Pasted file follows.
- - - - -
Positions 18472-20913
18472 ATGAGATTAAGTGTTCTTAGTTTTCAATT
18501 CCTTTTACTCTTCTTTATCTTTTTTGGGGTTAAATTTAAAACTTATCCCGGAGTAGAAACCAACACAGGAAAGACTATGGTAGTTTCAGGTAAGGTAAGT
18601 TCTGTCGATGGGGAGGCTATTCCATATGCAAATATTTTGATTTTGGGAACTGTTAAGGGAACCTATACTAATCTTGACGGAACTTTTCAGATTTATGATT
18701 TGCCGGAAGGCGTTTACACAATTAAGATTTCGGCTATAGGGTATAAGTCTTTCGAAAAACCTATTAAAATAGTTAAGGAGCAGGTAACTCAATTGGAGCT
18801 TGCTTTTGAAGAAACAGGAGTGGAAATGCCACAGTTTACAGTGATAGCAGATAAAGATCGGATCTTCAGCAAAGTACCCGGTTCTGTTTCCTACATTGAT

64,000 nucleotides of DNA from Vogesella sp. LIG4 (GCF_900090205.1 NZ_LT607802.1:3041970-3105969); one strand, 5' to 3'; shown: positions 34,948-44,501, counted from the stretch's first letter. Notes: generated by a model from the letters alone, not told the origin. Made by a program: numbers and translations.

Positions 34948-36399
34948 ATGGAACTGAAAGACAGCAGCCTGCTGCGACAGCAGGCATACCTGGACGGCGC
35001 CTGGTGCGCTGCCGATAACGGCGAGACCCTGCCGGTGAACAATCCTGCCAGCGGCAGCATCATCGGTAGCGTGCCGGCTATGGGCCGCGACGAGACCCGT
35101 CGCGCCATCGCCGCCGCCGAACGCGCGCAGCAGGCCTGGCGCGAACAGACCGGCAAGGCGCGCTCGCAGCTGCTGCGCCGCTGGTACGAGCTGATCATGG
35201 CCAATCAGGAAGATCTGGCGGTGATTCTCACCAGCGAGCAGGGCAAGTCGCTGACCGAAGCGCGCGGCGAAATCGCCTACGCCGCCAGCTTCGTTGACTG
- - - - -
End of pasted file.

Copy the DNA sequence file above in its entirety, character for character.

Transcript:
Positions 18472-20913
18472 ATGAGATTAAGTGTTCTTAGTTTTCAATT
18501 CCTTTTACTCTTCTTTATCTTTTTTGGGGTTAAATTTAAAACTTATCCCGGAGTAGAAACCAACACAGGAAAGACTATGGTAGTTTCAGGTAAGGTAAGT
18601 TCTGTCGATGGGGAGGCTATTCCATATGCAAATATTTTGATTTTGGGAACTGTTAAGGGAACCTATACTAATCTTGACGGAACTTTTCAGATTTATGATT
18701 TGCCGGAAGGCGTTTACACAATTAAGATTTCGGCTATAGGGTATAAGTCTTTCGAAAAACCTATTAAAATAGTTAAGGAGCAGGTAACTCAATTGGAGCT
18801 TGCTTTTGAAGAAACAGGAGTGGAAATGCCACAGTTTACAGTGATAGCAGATAAAGATCGGATCTTCAGCAAAGTACCCGGTTCTGTTTCCTACATTGAT

64,000 nucleotides of DNA from Vogesella sp. LIG4 (GCF_900090205.1 NZ_LT607802.1:3041970-3105969); one strand, 5' to 3'; shown: positions 34,948-44,501, counted from the stretch's first letter. Notes: generated by a model from the letters alone, not told the origin. Made by a program: numbers and translations.

Positions 34948-36399
34948 ATGGAACTGAAAGACAGCAGCCTGCTGCGACAGCAGGCATACCTGGACGGCGC
35001 CTGGTGCGCTGCCGATAACGGCGAGACCCTGCCGGTGAACAATCCTGCCAGCGGCAGCATCATCGGTAGCGTGCCGGCTATGGGCCGCGACGAGACCCGT
35101 CGCGCCATCGCCGCCGCCGAACGCGCGCAGCAGGCCTGGCGCGAACAGACCGGCAAGGCGCGCTCGCAGCTGCTGCGCCGCTGGTACGAGCTGATCATGG
35201 CCAATCAGGAAGATCTGGCGGTGATTCTCACCAGCGAGCAGGGCAAGTCGCTGACCGAAGCGCGCGGCGAAATCGCCTACGCCGCCAGCTTCGTTGACTG